I take back what I took back about José. I have gone off him again. I forgave him all that stupid, pointless defensive nonsense when before Christmas, blow me, Spurs suddenly appeared top of the Prem.
Then they started tumbling again. That pathetic performance against Wolves, defending a one-goal lead for nearly 90 utterly dreary, negative minutes, then losing the lead at the end, made me soooooo depressed.
But worst of all, I fear that thanks to Mourinho, we are unlikely to celebrate St Gooner’s Day this season.
For about 20 years now, Arsenal fans have celebrated St Totteringham’s Day – the day on which it becomes mathematically impossible for Spurs to end the season above Arsenal. It is unusual among feast days by being truly moveable. Christmas Day and New Year’s Day are on the same date each year, but the day of the week changes. St Totteringham’s Day varies both by day and by date. Sometimes it begins when neither team is playing, as results elsewhere make it impossible for Spurs to overtake the Arse. Gooners then explode into the streets and the pubs, flags fly, placards come out, drunken dancing takes place. Spurs fans keep well inside, as on St Totteringham’s Day they have to pay the bets they stupidly made with Gooners, convinced that, yes, this will be our season. Is there not a one at the end of the year? We always do well when there is. This is it, Tott-ing-ham, Tott-ing-ham.
The name Totteringham derives partly from tottering, because that is what for decades Spurs have done, showing signs of being half-decent, only to go all Spursy and collapse.
There was a spell of 21 years, up until 2017, in which Arsenal ended ahead each time. It hasn’t happened since, and this season it appeared Arsenal had faltered early, with their worst start since 1974. But now they are picking up.
The idea of a day dedicated to mocking Arsenal has never taken off, for there has rarely been any need of it. I like to think that great day will be known as St Gooner’s Day, though some have suggested St Arse’s Day or St Hotspur Day.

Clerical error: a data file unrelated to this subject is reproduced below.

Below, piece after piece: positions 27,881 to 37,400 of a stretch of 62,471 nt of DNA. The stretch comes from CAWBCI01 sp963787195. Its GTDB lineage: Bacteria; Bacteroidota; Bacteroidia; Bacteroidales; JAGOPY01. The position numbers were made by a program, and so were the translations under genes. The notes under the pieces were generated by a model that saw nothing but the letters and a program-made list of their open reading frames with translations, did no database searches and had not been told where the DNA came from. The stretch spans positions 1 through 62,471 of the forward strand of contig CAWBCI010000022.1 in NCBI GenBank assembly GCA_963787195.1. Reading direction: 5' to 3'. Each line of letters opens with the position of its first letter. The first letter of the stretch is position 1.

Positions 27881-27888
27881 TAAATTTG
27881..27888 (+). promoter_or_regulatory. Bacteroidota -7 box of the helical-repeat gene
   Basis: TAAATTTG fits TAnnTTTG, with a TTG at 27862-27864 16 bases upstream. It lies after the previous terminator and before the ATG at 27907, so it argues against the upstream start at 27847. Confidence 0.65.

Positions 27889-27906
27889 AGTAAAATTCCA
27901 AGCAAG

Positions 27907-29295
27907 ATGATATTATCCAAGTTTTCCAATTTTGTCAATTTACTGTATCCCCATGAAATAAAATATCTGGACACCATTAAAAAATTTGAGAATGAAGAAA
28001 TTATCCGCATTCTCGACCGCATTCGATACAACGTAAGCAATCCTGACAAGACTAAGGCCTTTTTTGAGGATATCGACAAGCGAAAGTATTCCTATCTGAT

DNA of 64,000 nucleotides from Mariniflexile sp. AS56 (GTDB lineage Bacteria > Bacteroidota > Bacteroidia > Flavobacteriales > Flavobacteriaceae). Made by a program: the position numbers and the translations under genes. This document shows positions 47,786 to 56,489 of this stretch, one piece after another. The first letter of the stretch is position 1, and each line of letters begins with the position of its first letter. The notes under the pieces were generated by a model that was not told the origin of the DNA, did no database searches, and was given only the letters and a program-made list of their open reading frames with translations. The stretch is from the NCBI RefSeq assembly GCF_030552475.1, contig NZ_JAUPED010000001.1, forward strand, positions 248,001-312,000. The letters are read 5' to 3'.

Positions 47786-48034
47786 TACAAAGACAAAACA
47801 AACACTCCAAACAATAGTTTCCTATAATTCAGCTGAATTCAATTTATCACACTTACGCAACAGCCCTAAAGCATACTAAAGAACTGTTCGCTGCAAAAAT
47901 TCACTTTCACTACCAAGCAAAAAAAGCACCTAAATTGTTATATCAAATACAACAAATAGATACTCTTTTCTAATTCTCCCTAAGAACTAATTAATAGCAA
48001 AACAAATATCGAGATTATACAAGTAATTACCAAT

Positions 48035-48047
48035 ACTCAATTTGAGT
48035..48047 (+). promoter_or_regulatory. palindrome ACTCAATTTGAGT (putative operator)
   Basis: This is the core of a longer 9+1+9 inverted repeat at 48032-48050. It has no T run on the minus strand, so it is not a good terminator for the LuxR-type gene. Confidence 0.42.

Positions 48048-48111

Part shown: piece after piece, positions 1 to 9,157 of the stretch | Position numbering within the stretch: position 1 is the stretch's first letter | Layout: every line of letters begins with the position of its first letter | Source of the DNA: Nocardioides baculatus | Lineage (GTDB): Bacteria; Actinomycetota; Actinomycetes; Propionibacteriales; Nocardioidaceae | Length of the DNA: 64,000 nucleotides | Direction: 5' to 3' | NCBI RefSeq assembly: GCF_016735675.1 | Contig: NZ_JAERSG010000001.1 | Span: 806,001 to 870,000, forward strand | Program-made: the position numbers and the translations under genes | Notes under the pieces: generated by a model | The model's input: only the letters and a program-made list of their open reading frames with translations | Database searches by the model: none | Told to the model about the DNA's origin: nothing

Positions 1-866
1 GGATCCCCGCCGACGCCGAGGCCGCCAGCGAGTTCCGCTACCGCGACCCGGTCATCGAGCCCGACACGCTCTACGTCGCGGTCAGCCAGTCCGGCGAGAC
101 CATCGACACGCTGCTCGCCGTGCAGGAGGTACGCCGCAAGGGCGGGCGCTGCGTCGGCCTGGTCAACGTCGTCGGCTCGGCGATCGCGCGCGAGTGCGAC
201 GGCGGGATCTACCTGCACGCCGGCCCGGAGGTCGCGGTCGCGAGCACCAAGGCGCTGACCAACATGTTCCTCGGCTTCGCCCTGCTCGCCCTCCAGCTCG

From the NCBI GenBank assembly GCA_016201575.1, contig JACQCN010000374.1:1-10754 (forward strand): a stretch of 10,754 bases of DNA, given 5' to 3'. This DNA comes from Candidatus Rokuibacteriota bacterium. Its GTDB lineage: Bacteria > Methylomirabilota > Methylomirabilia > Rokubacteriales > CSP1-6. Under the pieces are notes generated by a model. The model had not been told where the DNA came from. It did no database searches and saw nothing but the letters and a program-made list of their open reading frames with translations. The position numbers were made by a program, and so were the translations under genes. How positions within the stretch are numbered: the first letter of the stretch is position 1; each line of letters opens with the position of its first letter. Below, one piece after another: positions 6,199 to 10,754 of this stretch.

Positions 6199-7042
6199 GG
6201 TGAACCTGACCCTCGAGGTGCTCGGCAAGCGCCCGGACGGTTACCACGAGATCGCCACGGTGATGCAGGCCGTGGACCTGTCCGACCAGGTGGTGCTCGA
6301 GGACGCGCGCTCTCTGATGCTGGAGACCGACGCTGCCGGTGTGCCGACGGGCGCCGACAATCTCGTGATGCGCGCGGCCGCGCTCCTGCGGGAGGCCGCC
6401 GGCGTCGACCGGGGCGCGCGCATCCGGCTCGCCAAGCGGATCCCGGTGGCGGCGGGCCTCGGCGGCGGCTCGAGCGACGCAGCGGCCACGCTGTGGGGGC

Young and middle-aged fans cannot remember a time when Spurs were the dominant team in north London. The last time was the early 1960s. Or yesterday, as far as I am concerned.
I am in fact a fraud as a Spurs fan. It was not a matter of family blood. When we came to London in 1960, our house was equidistant between Highbury and White Hart Lane. Spurs were a much better, more successful side so I chose them. Shocking, I know. I did not know about the long-established rivalry, which goes back to Arsenal being the interlopers, moving from Woolwich in south London into Spurs territory in 1913.
Throughout the football world there are similar rivalries, clubs you love to hate. Being brought up in Carlisle, far removed from everything except sheep, there was no local team for Carlisle United supporters to hate. The nearest major town, Newcastle, was 60 miles away, on the other side of the country. We did have Barrow and Workington when I was young, but they both left the Football League in the 1970s. Barrow are back this season, so hurrah, Cumbria has two league teams. But it is even further away than Newcastle, some 80 miles, with no historical or cultural connection with Carlisle. It might as well be abroad, ie in Lancashire.
In Manchester, Liverpool and Birmingham, there have always been deadly football rivalries. And in Milan and Rome. It is part of football life. When your own team is playing rubbish, it distracts your misery to know your rival is doing even worse.
But I don’t know of any other city where a club has a feast day when they cannot be overtaken by their rival. In the past, Arsenal have been able to celebrate it as early as March.
I was making plans for St Gooner’s Day around Easter, getting the flags ready for my front windows, working out which street party to attend. Now I fear Spurs fans won’t be able to celebrate after all. That dreaded devil José, boo, hiss, is to blame.
This article appears in the 06 Jan 2021 issue of the New Statesman, Out of control